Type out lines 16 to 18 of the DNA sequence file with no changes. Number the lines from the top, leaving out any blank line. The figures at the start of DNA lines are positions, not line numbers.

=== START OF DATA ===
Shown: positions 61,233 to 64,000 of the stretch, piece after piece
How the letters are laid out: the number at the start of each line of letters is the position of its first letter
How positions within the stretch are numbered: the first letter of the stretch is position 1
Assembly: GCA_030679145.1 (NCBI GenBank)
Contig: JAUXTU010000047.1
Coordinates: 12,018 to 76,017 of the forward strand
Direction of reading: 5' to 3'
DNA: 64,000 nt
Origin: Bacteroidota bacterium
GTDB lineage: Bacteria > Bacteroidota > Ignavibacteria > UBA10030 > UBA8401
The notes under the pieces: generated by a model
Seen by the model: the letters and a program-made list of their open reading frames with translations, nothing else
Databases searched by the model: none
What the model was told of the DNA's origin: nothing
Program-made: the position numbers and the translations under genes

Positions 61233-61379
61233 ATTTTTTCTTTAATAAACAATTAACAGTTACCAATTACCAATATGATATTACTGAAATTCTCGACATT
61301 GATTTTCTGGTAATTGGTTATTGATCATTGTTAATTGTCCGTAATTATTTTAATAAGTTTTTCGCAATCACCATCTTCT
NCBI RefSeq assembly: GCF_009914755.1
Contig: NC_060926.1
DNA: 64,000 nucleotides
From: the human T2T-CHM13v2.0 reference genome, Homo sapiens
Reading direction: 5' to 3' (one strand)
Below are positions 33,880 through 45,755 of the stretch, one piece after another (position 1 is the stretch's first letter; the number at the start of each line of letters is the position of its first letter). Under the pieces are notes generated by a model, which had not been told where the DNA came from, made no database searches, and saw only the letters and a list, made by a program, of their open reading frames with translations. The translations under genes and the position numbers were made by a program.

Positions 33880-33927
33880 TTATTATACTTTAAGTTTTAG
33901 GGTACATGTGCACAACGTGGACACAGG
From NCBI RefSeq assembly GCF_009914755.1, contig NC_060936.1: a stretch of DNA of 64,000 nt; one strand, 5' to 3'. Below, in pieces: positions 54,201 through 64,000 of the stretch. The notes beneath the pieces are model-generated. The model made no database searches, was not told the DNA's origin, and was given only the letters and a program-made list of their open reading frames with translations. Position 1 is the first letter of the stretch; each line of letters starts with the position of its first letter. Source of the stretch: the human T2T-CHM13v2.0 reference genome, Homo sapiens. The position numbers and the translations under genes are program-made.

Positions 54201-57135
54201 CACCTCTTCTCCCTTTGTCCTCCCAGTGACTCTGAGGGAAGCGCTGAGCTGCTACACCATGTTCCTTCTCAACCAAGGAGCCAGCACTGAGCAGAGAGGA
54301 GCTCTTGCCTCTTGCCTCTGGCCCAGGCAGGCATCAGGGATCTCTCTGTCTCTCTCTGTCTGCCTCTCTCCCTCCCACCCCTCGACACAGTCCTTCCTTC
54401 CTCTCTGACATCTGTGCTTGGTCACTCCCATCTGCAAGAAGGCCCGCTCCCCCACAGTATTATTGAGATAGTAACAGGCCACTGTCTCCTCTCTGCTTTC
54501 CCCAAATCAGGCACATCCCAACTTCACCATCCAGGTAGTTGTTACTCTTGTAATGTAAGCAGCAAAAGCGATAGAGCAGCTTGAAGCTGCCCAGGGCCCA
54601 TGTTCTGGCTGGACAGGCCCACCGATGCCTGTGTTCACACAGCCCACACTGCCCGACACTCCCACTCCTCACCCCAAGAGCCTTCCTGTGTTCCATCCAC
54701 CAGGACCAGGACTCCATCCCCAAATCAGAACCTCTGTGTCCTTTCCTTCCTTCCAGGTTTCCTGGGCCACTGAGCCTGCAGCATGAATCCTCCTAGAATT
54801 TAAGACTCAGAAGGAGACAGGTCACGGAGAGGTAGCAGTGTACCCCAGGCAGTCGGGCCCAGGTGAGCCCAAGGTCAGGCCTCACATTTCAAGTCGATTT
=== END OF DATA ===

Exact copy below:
Positions 61233-61379
61233 ATTTTTTCTTTAATAAACAATTAACAGTTACCAATTACCAATATGATATTACTGAAATTCTCGACATT
61301 GATTTTCTGGTAATTGGTTATTGATCATTGTTAATTGTCCGTAATTATTTTAATAAGTTTTTCGCAATCACCATCTTCT